ART Tagore painted for a little over 13 years. The exhibition at NGMA brings together his works

Why the ongoing exhibition of Rabindranath Tagore’s paintings at the National Gallery of Modern Art (NGMA) was titled “The Last Harvest”, reads the curatorial note by R. Siva Kumar. Tagore reportedly told a friend in 1928, around the period when he really began painting, “I am hopelessly entangled in the spell that the lines have cast all around me… if I were a free agent… unburdened by any care, I would live by the Padma and gather a harvest of pictures and nothing but pictures to load the Golden Boat of Time with.” It is known that Tagore only painted for over 13 years, creating over two thousand paintings. The paintings themselves emerged from the crossed-out lines and words of his manuscripts, which he expanded into doodles to mask their ugliness. The exhibition has, following this evolution in a way, been divided into four sections.

The first section shows some of his earlier paintings, (largely of animals or simply complex figures). These stem from the doodles, which began to take form, many times resembling those of animals. And gradually they evolved into paintings, first of animal forms, sometimes composed of graceful flowing lines and then more experimental geometric lines (or “zoormorphic” forms), as in the painting showing the bird on the tree or the painting showing the three black birds.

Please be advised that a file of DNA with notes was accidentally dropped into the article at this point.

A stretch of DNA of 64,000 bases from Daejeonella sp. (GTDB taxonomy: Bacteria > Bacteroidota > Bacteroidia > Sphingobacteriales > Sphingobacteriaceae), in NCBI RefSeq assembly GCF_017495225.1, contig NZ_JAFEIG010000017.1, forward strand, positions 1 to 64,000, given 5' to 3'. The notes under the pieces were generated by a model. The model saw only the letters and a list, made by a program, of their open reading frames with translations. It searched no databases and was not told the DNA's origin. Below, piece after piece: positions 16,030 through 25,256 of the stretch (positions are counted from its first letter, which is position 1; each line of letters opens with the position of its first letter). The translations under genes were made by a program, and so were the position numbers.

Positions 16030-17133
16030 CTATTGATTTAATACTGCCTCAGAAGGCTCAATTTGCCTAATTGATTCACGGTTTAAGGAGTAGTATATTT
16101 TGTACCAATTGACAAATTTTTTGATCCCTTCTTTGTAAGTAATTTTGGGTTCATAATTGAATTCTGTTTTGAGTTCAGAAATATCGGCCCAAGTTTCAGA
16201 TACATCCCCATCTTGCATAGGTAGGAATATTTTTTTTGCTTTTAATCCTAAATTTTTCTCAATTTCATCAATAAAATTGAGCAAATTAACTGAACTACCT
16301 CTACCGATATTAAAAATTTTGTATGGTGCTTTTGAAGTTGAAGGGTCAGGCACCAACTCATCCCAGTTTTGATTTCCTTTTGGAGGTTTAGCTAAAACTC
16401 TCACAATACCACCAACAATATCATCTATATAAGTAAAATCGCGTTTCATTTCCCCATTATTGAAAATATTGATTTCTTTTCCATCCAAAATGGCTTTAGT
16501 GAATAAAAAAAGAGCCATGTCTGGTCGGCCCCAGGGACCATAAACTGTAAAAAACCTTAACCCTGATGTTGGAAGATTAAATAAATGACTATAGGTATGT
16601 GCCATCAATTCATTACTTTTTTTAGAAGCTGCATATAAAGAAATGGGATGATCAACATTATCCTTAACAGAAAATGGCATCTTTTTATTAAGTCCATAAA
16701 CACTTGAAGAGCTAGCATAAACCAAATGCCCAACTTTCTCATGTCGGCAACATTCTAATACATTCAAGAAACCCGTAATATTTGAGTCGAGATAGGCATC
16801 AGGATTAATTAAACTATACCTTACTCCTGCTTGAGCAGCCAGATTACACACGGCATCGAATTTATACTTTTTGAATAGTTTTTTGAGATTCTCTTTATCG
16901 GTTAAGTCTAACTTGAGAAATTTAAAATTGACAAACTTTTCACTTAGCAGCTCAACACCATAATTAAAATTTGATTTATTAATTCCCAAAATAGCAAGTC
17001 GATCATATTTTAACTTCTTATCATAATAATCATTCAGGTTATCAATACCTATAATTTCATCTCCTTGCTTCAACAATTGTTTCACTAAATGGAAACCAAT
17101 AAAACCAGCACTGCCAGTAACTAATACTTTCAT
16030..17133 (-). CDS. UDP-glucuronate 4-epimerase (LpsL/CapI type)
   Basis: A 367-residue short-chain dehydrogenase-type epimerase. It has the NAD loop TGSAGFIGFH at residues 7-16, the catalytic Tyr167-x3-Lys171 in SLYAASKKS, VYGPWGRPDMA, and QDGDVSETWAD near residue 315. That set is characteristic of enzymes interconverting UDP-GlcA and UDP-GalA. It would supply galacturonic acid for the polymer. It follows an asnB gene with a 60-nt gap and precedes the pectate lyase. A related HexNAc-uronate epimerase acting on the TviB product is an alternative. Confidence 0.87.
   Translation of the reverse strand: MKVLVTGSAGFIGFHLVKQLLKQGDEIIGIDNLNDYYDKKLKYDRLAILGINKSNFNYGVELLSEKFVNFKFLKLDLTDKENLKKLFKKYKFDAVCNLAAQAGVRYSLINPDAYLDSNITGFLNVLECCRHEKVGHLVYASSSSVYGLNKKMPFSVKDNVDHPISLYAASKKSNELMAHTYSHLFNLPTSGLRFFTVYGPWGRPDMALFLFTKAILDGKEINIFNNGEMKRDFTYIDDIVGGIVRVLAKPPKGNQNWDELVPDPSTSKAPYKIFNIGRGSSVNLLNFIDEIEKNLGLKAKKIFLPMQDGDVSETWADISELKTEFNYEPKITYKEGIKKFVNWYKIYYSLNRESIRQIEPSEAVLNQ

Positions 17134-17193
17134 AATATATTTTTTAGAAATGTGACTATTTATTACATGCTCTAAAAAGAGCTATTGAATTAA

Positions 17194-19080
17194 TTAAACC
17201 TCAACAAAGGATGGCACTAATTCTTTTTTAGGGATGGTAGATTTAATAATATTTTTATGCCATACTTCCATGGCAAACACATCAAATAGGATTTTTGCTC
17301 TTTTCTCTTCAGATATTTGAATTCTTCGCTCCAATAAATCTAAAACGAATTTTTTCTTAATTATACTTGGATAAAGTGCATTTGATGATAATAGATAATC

Usually in subdued colours, largely shades of black and white, there are occasional spurts of bright colours in some of the animal forms. The colours, though, are more visible in the freewheeling, dark fantastical figures. The next section showcases landscapes where he largely captures nature in the haunting period when dawn breaks and the trees are still silhouetted against the sun.

These paintings, largely done in inks, posters, watercolours or pastels are permeated by a deep stillness, which the absence of bright colours reinforces. This series also includes some still life, in paintings of flowers or flowers in vases, where again the background is dark. Tagore then paints people, single, in pairs or groups, capturing them in full profile, at moments when they are gesturing with their hands or expressing to each other (in his paintings of couples). He also paints performers, musicians, dancers, here again the colours become brighter.

Gradually he moves on to faces, many of which are sorrowful. At first, the faces are mask-like and are usually devoid of colour. Then again, he imbues personality into other portraits whether they are composed of strokes in pen and ink or are full of colour. So he can both take away depth and add depth to his work.

But Rabindranath Tagore’s world is quite out of the ordinary, rich in texture, in form and or colour and by nature. At the same time, it is dark and haunting, almost surreal. And what resounds throughout is the silence in his clarity of thought, form, stroke and colour.

“The Last Harvest” will be on view until August 16 at NGMA, 49, Palace Road. For details, contact 22342338.

HARSHINI VAKKALANKA

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